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Math Help - A problem about local rings.

  1. #1
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    A problem about local rings.

    One problem:
    A commutative ring R with identity is local iff for all r,s in R, r+s=1R implies r or s is a unit.

    I've proved the easy part of the proof (=>), but for the converse one? So far, I only have a result that if K is a set consisting of all nonunits of R, then for any u, v in K, u+v won't be 1R. Does it help? Any suggestion?
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  2. #2
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    Re: A problem about local rings.

    note that your condition can be rephrased as:

    either r or 1R - r is a unit, for any r in R.

    you don't say what definition of local you are using, there are several equivalent formulations. another statement equivalent to the one you gave is:

    if I,J are co-prime ideals, then either I or J (or both) is not proper (that is: one (or both) of them is the entire ring).

    still another way to say the same thing is:

    if r is a non-unit, and s is a non-unit, so is r+s (for if not: we have r+s = u, so u-1r + u-1s = 1R, so that one of u-1r, u-1s is a unit.

    let's say it is u-1r. then x(u-1r) = 1R, for some x in R, whence (xu-1)r = 1R, so that r is a unit).

    in fact, using the set K you give, we have: K is closed under subtraction (taking it as obvious -k is not a unit if k is a non-unit). suppose k is in K, and r is any element of R. clearly rk is in K as well, for rk a unit implies k a unit.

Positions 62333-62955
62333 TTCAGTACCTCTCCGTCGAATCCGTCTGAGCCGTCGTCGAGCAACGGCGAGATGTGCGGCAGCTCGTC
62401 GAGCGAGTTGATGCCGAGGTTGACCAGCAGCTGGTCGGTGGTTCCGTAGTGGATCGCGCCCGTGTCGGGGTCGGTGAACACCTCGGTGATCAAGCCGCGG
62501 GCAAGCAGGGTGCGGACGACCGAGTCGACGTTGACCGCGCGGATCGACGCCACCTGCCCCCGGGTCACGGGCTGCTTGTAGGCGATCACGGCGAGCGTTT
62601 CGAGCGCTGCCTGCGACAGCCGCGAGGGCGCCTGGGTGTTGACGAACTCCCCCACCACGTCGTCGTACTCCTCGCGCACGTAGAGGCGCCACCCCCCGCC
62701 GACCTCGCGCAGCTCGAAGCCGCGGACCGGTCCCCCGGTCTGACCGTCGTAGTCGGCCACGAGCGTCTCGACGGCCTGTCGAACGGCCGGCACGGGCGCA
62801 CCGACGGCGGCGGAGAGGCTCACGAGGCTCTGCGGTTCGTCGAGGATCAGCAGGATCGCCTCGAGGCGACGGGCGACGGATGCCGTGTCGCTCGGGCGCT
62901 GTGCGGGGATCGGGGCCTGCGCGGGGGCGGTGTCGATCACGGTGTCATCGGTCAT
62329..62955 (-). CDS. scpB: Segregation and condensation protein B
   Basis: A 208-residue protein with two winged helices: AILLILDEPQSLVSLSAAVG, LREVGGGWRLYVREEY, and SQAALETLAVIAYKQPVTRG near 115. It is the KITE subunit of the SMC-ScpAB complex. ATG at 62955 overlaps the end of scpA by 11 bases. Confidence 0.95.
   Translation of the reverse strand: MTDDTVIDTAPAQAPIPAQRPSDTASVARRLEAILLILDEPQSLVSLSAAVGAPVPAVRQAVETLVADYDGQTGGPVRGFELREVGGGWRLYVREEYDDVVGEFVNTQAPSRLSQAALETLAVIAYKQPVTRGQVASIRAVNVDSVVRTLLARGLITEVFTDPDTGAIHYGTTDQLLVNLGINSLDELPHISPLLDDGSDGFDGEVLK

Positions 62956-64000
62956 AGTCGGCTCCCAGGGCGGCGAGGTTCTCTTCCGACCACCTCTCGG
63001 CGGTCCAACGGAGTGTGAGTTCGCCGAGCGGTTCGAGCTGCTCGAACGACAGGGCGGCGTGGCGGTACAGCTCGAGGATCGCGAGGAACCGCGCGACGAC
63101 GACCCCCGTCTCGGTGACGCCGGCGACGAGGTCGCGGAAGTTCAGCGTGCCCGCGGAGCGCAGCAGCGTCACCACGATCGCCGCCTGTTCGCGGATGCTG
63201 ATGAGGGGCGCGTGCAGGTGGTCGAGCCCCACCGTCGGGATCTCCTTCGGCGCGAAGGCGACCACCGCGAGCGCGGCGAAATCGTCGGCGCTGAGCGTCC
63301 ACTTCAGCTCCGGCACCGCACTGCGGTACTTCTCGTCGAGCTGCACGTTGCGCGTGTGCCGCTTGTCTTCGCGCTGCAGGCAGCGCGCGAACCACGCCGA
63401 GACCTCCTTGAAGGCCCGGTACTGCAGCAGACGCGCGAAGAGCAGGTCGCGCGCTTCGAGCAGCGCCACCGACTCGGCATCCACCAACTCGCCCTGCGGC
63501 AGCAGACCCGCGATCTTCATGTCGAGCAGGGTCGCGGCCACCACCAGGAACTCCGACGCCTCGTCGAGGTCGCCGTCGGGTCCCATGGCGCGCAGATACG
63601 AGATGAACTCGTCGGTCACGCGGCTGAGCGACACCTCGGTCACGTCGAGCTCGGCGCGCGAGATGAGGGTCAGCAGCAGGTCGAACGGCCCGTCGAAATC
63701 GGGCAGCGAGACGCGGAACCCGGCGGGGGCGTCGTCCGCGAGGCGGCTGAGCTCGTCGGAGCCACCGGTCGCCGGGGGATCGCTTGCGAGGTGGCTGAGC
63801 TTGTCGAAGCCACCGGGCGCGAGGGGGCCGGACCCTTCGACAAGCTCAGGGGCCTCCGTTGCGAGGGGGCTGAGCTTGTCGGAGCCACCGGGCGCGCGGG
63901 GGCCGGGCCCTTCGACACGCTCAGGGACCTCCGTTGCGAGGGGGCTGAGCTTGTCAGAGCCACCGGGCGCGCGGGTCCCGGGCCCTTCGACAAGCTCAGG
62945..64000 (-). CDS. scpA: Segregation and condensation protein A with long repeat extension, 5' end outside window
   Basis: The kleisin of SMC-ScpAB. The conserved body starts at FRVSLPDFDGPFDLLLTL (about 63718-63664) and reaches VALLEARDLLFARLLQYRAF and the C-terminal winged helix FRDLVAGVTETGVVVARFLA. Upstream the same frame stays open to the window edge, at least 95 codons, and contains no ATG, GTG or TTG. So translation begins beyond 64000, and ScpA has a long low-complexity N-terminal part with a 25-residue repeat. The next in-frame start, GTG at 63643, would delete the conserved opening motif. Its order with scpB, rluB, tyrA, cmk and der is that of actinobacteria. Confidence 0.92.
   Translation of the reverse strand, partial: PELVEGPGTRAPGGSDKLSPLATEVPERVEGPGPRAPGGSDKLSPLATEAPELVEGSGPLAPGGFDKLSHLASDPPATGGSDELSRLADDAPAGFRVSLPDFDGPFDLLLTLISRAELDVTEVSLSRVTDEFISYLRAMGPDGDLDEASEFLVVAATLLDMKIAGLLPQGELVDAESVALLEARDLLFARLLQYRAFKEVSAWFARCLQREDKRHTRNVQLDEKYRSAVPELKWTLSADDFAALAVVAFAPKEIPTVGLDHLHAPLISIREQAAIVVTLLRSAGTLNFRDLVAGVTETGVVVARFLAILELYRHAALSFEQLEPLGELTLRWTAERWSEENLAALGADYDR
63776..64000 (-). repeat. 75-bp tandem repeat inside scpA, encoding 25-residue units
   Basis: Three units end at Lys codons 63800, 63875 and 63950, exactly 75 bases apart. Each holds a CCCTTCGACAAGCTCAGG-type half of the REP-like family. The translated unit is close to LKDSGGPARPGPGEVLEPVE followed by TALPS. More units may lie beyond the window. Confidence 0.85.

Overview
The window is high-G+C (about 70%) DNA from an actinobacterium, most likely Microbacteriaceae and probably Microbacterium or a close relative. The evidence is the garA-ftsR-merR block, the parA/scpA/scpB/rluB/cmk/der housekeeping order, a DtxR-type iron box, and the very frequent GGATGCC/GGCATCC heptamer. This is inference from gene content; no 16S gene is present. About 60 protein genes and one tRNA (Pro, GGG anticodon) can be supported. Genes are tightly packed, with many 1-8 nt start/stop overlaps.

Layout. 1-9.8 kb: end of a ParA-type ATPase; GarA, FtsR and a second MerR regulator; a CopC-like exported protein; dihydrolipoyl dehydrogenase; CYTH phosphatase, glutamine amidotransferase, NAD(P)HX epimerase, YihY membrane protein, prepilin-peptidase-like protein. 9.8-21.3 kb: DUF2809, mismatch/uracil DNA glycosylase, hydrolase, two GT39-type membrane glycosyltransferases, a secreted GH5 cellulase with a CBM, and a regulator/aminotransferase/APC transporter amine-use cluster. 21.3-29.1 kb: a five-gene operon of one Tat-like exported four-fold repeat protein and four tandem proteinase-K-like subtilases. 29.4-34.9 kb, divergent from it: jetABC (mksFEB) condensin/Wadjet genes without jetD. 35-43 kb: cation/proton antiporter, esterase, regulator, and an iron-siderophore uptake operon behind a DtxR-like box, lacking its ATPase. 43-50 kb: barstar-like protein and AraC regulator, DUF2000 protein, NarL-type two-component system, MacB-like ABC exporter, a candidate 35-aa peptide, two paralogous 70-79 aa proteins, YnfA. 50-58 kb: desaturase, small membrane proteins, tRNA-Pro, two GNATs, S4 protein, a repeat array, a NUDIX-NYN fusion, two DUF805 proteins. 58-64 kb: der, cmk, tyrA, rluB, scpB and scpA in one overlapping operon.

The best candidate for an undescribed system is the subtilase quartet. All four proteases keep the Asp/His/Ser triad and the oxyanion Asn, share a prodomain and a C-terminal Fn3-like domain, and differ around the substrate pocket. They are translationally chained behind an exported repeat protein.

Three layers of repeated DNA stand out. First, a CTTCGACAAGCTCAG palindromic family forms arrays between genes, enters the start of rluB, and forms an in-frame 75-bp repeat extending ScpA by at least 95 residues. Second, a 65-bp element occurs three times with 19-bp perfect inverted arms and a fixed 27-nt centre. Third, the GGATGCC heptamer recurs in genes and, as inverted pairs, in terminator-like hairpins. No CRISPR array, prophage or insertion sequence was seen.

so K is, in fact, an ideal of R. but this ideal must therefore be maximal, since if we include anything else, it will be a unit, and thus will include the entire ring.

    suppose J is any other maximal ideal. since J does not include any units (since maximal ideals are proper), J ⊆ K.since J is maximal and K is proper, J = K. this shows R has a UNIQUE maximal ideal, that is: R is local.

    the main reason why rings fail to be local is that the sum of two non-units may actually be a unit. for example, with Z, we have -2 + 3 = 1. this is the same as saying (2) and (3) are both proper co-prime ideals of Z, something that cannot happen in a local ring.

    we can "force locality" of a (commutative) ring R, given a prime ideal P like so:

    let S = R - P. then S is multiplicatively closed (since P is a prime ideal), so we can form S-1R in an analogous fashion to the field of fractions of an integral domain:

    S-1R = RxS/~ where (r,s) ~ (r',s') iff t(rs') = t(r's), for some t in S.

    we have a ring-homomorphism R-->S-1R given by r--> [(rs,s)] = [(r,1)]. in this new ring, the ideal generated by P is the unique maximal ideal.

    (if S contains zero-divisors, this will not be an injection, unfortunately).
    Last edited by Deveno; January 13th 2013 at 03:27 AM.
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  3. #3
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    Re: A problem about local rings.

    suppose J is any other maximal ideal. since J does not include any units (since maximal ideals are proper), J ⊆ K.since J is maximal and K is proper, J = K. this shows R has a UNIQUE maximal ideal, that is: R is local.





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